It's well worth seeking out both buildings as you wander through El Retiro.
Madrid streets (at least those I saw) are mostly signed with azulejos tilework.
This was very useful, because it helped me learn a bit more Spanish as well as keeping my place on my map.
In case you were wondering, 'sombrerete' means a 'bonnet'...presumably a sunhat.
'Azulejos' comes form the Arabic word 'zellige' and means a sort of painted and tin-glazed ceramic tilework.
I saw quite a lot in Portugal, and Spain has it too: in fact the Moors introduced it to Spain first, and then it travelled to Portugal. Azulejos tiling has been around since the 1400s.
I did not see a huge amount of azulejos in Madrid but I did come across a few good examples.
The Farmacia Leon, on Calle de Leon in the Huertas/Las Lettres district) has several lovely blue-and-white panels showing the eponymous lion and various 'Medieval' pharmacy-related scenes.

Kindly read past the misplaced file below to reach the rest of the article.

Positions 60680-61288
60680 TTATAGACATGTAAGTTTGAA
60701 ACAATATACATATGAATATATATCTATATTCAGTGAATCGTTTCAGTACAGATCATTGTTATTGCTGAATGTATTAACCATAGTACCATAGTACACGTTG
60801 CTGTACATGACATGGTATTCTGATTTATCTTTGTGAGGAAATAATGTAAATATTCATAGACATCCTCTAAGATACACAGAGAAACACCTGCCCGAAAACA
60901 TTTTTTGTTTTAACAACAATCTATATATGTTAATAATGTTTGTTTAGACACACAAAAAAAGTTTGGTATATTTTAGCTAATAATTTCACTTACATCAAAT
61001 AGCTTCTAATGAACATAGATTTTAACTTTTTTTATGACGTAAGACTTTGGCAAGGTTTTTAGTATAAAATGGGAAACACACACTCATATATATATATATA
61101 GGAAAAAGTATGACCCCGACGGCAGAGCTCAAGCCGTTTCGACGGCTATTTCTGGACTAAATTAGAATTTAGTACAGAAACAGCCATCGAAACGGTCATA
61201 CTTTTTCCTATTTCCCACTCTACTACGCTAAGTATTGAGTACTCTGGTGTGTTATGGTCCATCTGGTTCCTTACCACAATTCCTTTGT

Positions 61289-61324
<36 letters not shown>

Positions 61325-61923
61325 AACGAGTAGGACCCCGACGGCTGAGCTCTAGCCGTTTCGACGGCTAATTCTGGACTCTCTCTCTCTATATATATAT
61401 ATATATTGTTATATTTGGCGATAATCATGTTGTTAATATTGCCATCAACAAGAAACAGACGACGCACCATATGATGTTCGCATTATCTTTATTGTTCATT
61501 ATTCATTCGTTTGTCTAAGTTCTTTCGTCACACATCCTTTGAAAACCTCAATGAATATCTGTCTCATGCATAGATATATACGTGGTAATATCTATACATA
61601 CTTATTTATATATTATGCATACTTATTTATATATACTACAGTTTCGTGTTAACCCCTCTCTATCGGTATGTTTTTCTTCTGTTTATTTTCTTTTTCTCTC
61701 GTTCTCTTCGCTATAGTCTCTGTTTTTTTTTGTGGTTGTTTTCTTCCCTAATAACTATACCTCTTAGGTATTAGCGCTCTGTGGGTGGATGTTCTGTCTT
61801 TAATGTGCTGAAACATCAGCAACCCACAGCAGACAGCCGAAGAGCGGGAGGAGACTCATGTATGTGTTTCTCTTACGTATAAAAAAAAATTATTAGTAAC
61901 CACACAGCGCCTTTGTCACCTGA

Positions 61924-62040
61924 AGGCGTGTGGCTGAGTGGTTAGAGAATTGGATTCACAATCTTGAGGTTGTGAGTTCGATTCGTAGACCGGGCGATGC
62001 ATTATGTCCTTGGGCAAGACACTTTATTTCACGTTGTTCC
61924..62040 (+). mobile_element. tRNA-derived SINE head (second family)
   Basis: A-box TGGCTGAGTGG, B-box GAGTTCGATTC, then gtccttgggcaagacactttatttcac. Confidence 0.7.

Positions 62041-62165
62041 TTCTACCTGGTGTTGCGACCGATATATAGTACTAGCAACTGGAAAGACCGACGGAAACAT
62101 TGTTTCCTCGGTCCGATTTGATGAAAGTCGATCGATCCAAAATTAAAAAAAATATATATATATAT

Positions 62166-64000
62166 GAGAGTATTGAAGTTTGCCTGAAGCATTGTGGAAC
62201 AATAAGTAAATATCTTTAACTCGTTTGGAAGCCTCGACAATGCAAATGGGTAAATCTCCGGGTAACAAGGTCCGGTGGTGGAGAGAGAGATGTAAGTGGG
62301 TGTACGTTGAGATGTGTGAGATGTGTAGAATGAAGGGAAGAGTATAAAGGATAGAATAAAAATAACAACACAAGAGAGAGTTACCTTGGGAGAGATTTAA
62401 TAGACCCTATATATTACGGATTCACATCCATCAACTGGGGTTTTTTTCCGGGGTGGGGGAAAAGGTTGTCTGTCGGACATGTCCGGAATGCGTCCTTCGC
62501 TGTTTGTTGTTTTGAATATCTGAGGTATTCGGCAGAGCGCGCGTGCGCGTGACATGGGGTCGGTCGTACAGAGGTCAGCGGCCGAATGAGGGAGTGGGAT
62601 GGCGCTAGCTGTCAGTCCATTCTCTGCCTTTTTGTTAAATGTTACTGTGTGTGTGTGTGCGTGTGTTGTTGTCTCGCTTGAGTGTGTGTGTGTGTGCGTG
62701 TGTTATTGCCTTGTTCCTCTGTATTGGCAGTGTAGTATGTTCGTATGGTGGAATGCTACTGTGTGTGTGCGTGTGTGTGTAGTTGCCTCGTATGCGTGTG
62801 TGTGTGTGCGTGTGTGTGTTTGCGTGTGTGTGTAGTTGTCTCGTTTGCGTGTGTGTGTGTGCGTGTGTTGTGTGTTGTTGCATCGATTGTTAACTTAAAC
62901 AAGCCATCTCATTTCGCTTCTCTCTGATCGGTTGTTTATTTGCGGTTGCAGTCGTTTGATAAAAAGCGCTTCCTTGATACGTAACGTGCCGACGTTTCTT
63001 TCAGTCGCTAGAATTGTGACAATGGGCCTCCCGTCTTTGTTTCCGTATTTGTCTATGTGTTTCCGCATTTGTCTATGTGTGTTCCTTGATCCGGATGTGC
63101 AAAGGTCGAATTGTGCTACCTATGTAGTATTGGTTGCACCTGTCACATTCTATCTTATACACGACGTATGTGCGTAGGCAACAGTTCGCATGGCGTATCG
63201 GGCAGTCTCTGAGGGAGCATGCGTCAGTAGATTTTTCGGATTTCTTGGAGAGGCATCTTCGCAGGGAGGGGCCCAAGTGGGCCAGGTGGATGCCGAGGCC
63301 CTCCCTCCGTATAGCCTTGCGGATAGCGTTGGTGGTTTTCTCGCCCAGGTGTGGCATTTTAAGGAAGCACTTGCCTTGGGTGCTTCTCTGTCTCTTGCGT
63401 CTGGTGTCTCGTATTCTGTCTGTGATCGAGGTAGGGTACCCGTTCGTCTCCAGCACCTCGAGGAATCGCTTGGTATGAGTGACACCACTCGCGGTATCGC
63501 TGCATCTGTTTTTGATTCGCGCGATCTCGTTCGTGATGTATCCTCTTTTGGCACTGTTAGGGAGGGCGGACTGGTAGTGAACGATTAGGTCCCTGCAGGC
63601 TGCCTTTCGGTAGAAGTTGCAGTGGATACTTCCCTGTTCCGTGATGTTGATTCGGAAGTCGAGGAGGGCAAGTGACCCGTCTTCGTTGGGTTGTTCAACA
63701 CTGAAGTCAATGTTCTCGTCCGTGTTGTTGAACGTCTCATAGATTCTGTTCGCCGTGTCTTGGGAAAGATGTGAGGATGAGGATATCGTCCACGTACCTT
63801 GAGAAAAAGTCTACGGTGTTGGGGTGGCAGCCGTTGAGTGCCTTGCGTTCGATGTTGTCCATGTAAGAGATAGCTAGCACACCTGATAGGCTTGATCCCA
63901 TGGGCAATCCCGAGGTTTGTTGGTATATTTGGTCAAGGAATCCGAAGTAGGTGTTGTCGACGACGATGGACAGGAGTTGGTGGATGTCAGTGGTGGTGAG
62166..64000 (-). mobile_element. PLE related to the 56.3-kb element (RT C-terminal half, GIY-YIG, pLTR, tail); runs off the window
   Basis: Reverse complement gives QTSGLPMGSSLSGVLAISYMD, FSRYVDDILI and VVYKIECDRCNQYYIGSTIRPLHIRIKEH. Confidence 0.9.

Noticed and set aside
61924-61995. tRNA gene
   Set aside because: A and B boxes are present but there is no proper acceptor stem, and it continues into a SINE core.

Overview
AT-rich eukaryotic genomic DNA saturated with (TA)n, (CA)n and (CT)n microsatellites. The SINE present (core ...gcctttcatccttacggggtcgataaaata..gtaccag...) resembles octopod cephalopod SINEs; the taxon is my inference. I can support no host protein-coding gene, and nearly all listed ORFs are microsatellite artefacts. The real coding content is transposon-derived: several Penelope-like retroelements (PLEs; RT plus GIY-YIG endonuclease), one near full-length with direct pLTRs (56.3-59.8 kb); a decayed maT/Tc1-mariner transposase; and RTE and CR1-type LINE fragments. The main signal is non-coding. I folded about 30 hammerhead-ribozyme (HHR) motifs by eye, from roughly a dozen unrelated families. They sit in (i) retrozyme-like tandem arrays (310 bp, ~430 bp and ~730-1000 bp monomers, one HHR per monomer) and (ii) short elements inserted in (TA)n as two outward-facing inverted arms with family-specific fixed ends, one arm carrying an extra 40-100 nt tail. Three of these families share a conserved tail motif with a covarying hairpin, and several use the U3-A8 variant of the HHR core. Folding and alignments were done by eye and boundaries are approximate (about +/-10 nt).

I liked the small tilework details on the frontages of some buildings. Usually very subtle, but they added greatly to the exterior appearance.
The 'mudejares' were the Muslims who remained in Spain after it was re-conquered in and became a Christian country. Many were hugely skilled in architectural techniques, and the term 'mudejar' refers to buildings in that style, most prevalent during the 12th-16th centuries (1100s to 1500s).
Mudejar buildings have brick as their main material and have a geometric character, with ornamental brickwork and/or tilework, carved wood and carved plaster.
There are many ancient examples of this type of architecture across Spain but Madrid has only two remaining ancient mudejar buildings (or partial buildings). They are the bell towers of Iglesia San Pedro El Viejo and Iglesia San Nicholas de los Servitas.